Reference is made to FIG. 2G, which is a schematic block diagram further illustrating the preferred embodiment of the present invention according to FIG. 1A. When the user instructs the mouse pointer 241 to the text “Port of Oakland” on the screen, the screen extraction device 242 that is a part of the multilingual LACE application executes screen extraction processing. A part of the screen-extracted text is transmitted via HTTP to the server 240 having the composition module 243, the translation module 244 connected to the multilingual database 245, and the callout generation module 246. The conversion module 243 performs some logic, language and grammar processing to convert a portion of the screen extracted text into a standardized query. The translation module 244 searches the powerful multilingual database 245 and performs relevant language and grammar calculations to render the query in the subject language selected by the user from the language selection interface 247 available on the website 250. Translate to Based on user preferences and related calculations, the callout generation module 246 can determine the callout size, style, shape, font required to display annotations including translations of queries in object language and queries in one or more subject languages. Determine type and font size. Preferably, bilingual expressions are required. The style, font, background color, and the like for the callout 249 can be set by the user using the callout setting interface 248 available on the website 250.

  The conversion module 243 may perform various functions such as linguistic geographical word search, spontaneous belief collection, vocabulary diffusion, statistical extraction, fuzzy logic, parsing, and complex sentence decomposition. The logic, language, and grammar rules used by the composition module 243 are not limited to the following: text between two adjacent periods (“.”) In the screen-extracted text, one period (“ .)) And a single exclamation mark (“!”), And a complete sentence by extracting the text between one period (“.”) And a question mark (“?”) If a complete sentence is not specified, a key phrase is specified by ignoring pronouns and conjunctions.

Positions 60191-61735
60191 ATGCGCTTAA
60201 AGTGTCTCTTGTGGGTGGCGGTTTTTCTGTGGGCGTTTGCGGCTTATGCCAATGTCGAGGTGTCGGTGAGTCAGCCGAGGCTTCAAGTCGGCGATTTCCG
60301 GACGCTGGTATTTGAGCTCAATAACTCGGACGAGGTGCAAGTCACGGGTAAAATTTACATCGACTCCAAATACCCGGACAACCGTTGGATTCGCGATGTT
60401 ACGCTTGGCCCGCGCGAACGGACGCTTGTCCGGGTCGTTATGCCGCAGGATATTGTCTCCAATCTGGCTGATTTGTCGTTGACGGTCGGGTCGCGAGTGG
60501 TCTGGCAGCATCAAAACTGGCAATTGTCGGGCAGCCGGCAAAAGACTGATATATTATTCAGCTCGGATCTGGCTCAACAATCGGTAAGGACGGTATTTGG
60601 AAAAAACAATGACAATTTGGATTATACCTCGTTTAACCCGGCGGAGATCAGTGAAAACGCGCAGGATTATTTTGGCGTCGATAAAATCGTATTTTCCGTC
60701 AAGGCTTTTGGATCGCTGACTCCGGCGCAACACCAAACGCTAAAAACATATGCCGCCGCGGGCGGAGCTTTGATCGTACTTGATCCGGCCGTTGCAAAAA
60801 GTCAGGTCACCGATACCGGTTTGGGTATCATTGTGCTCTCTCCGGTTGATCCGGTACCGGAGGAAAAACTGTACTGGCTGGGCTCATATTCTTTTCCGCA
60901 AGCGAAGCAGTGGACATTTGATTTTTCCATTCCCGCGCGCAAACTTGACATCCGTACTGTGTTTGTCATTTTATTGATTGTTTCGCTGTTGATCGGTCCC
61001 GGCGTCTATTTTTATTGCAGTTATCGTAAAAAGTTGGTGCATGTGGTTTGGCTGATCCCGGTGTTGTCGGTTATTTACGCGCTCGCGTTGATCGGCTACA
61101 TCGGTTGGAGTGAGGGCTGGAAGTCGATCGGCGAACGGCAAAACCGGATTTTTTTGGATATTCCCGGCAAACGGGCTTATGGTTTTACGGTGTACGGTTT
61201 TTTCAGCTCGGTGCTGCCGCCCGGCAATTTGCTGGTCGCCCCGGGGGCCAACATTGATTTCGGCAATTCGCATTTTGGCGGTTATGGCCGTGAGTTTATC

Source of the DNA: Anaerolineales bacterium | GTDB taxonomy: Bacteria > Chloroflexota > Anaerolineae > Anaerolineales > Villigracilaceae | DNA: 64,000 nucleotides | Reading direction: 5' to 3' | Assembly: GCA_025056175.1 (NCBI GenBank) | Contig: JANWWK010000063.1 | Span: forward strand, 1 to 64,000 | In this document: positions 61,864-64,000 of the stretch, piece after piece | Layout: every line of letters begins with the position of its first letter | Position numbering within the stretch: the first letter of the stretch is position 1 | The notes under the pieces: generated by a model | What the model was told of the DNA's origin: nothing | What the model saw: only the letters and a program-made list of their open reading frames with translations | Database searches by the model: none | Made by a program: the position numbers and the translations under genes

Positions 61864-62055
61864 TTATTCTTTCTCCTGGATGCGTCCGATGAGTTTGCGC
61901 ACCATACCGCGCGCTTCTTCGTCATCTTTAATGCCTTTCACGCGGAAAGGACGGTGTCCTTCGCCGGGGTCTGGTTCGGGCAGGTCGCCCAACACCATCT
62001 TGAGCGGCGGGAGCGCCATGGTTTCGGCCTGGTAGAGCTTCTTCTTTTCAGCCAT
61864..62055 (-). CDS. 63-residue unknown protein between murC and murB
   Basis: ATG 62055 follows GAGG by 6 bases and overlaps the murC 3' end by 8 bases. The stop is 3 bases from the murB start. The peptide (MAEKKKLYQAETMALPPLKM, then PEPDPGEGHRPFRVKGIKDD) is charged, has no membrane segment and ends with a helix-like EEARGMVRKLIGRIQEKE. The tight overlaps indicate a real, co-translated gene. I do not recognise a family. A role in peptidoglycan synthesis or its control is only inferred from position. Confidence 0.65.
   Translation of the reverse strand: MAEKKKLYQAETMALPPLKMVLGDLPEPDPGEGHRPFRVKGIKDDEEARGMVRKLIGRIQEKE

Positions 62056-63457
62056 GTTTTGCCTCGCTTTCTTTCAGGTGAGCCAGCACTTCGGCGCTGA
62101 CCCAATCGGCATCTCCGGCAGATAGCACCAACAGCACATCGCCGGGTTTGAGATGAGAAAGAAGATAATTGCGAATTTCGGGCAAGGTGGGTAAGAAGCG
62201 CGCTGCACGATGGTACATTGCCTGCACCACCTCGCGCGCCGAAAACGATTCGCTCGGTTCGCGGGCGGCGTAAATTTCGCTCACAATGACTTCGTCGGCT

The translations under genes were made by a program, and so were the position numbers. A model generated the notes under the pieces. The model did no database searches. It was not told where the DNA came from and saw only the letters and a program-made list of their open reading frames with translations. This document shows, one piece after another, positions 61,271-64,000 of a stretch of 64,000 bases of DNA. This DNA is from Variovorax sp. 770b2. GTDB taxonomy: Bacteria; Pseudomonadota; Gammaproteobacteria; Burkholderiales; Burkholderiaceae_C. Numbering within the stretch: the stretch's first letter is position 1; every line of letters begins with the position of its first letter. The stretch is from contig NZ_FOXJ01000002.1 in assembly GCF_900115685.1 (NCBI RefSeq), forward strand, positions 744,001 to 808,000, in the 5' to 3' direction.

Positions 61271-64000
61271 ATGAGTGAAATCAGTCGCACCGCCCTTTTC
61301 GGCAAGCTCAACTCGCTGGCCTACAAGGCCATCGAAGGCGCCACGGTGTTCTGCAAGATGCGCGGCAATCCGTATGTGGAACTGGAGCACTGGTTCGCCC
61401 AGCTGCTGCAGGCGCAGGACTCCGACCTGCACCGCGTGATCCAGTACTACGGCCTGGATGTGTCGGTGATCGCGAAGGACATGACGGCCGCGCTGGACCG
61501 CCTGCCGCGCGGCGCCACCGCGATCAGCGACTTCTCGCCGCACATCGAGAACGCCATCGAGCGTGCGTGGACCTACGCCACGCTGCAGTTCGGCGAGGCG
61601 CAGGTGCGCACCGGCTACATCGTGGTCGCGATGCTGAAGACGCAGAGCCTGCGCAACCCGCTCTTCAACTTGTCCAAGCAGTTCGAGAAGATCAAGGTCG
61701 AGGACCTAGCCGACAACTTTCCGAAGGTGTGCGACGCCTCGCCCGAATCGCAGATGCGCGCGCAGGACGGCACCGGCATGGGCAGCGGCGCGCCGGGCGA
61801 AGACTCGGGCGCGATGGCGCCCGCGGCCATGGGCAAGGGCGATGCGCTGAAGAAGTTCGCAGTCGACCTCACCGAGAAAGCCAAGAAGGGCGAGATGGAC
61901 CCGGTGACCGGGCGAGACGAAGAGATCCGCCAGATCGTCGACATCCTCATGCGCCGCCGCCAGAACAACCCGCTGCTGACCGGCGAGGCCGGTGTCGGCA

Callout generation module 246 not only determines the size of callout 249, but also determines the location of the callout relative to mouse pointer 241. As shown in FIG. 2H, when the mouse pointer is close to the right edge of the page, the callout is placed on the left side of the pointer to maintain the callout within the page. Similarly, when the mouse pointer is close to the left edge of the page, the mouse pointer is placed to the right of it. When the mouse pointer is close to the top of the page, the callout is not placed higher than the mouse pointer. When the pointer is close to the bottom of the page, the callout is not placed below the mouse pointer.

  Here, the translation module 244 performs translation based on predetermined logic, language, and grammatical rules specific to the selected language. The more refined these rules are, the more accurate the translation. Furthermore, the translation module 244 is based on artificial intelligence (AI). For example, it is enhanced by combination features, collocation probabilities, statistical extraction and fuzzy logic.

  The multilingual LACE described above with reference to FIGS. 2A-2H is preferably deployed as a software application specific to a website operated by a website server. The multilingual LACE is also preferably configured to allow screen extraction of information on the website. In other words, the user cannot activate multilingual LACE from one site and use it for documents other than those provided from the website. Otherwise, the system will become a free carrier.